A sideways look at economics
Last week, the whole of Fathom gathered in a lovely country mansion for our first ‘away day’ in three years. Serious conversations were had, as were significantly less serious ones; a sordid murder mystery was solved amid incessant innuendo and balderdash; pranks were carried out and Olympic efforts undertaken; and all was accompanied by good food and copious amounts of drink. Truth be told, a lot of the drinks cabinet stayed untouched: not an indication of restraint, I’m afraid, but rather of the over-optimistic purchasing of the otherwise flawless organisers. One of the memorable images I retain was of Laura, Fathom COO and visibly pregnant, driving home alone in a car literally overflowing with bottles. It would have made a great comedy sketch had she been pulled over and had to explain what was going on. It did not happen, which is great news since it means we can probably all look forward to another Fathom get-together to go through the surplus stash, maybe to celebrate the new Fathom offspring.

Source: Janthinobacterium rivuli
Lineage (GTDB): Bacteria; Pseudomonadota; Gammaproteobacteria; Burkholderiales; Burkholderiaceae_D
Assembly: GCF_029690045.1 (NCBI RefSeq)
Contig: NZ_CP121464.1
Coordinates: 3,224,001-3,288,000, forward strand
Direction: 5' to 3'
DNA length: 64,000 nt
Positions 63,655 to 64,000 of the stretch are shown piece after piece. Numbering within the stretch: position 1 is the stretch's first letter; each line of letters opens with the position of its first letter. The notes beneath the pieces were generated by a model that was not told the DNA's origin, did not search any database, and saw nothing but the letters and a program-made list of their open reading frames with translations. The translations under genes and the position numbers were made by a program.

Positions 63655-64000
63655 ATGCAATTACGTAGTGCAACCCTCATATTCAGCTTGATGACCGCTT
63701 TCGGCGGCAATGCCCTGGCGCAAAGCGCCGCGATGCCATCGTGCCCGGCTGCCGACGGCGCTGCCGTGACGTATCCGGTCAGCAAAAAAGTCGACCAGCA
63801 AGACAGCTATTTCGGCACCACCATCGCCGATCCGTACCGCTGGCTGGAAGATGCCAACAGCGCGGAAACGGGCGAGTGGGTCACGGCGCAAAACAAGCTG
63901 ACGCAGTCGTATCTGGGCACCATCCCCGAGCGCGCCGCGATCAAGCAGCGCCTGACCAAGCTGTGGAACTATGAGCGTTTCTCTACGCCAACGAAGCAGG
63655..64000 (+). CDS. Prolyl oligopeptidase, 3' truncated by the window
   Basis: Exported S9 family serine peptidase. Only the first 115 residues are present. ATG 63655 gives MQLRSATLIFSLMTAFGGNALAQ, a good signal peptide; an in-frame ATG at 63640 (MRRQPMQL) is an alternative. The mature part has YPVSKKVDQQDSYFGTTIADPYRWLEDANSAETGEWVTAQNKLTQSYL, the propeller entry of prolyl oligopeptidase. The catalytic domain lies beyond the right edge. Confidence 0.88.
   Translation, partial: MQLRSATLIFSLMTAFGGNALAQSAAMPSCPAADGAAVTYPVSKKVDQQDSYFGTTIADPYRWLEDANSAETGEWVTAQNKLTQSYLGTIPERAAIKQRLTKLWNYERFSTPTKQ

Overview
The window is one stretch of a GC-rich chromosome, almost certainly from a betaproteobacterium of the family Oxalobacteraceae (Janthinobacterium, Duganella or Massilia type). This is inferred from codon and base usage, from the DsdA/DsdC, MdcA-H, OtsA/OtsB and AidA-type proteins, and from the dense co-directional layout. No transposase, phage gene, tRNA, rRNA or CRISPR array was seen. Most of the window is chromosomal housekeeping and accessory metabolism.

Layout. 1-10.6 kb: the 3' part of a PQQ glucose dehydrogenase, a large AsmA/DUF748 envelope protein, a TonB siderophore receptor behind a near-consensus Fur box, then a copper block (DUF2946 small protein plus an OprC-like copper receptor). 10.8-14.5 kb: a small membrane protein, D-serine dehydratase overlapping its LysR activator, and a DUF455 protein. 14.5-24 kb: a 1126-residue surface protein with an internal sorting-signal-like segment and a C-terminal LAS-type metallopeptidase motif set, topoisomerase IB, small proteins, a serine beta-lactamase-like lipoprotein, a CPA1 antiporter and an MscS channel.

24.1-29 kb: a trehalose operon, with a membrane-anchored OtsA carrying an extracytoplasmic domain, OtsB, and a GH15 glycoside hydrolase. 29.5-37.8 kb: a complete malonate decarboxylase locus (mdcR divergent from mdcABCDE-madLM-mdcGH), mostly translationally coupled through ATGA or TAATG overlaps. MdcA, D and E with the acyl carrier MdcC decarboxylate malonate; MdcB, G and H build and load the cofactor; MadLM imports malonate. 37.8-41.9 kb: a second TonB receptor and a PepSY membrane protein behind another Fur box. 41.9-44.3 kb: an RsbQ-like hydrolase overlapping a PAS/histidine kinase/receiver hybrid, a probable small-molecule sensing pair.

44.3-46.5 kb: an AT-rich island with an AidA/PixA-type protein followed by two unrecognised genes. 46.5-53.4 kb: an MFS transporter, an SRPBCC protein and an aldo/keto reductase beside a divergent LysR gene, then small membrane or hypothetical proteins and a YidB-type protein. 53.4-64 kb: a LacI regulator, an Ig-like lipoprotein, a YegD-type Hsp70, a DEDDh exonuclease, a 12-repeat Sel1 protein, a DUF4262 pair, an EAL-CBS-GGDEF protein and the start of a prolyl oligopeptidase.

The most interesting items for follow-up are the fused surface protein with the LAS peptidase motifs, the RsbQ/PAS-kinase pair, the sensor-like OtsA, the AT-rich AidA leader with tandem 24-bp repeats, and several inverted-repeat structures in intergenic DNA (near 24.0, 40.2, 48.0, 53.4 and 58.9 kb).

One morning at the retreat, in a sterling effort worthy of my former 20-year-old self, I dragged myself out of bed only to immediately crash again onto a massage table. I was not at my most functional — not until the outstanding breakfast lent me a miraculous new lease of life — but I felt strangely well. It was nice to be gathered together again in one place. Really nice. I try to make a point of remarking on occurrences that bring me joy. It is important to counterbalance an otherwise negative drift tendency, and also to take note, understand, generalise and reproduce these feelings elsewhere. It may be a professional habit that has seeped into my daily life, or perhaps it’s the other way around. Economics, as a social science, has a tendency to blur these lines and almost becomes a way of life.
In this instance, I could easily recognise where the good feeling was coming from: contact and social interactions. We are a social species. For some more than others, being social is also closely characterised by a physical and tangible dimension. I’m one of these people. I have always enjoyed hugging, jumping, tackling, shaking, tussling others and encourage others to do the same to me. I seek physical contact in a reciprocal way. A handshake, a tap on the shoulder, a high five, a laugh together or even just making eye contact are all small gestures – irrelevant, even obnoxious to some – that give me genuine pleasure and create strong bonds.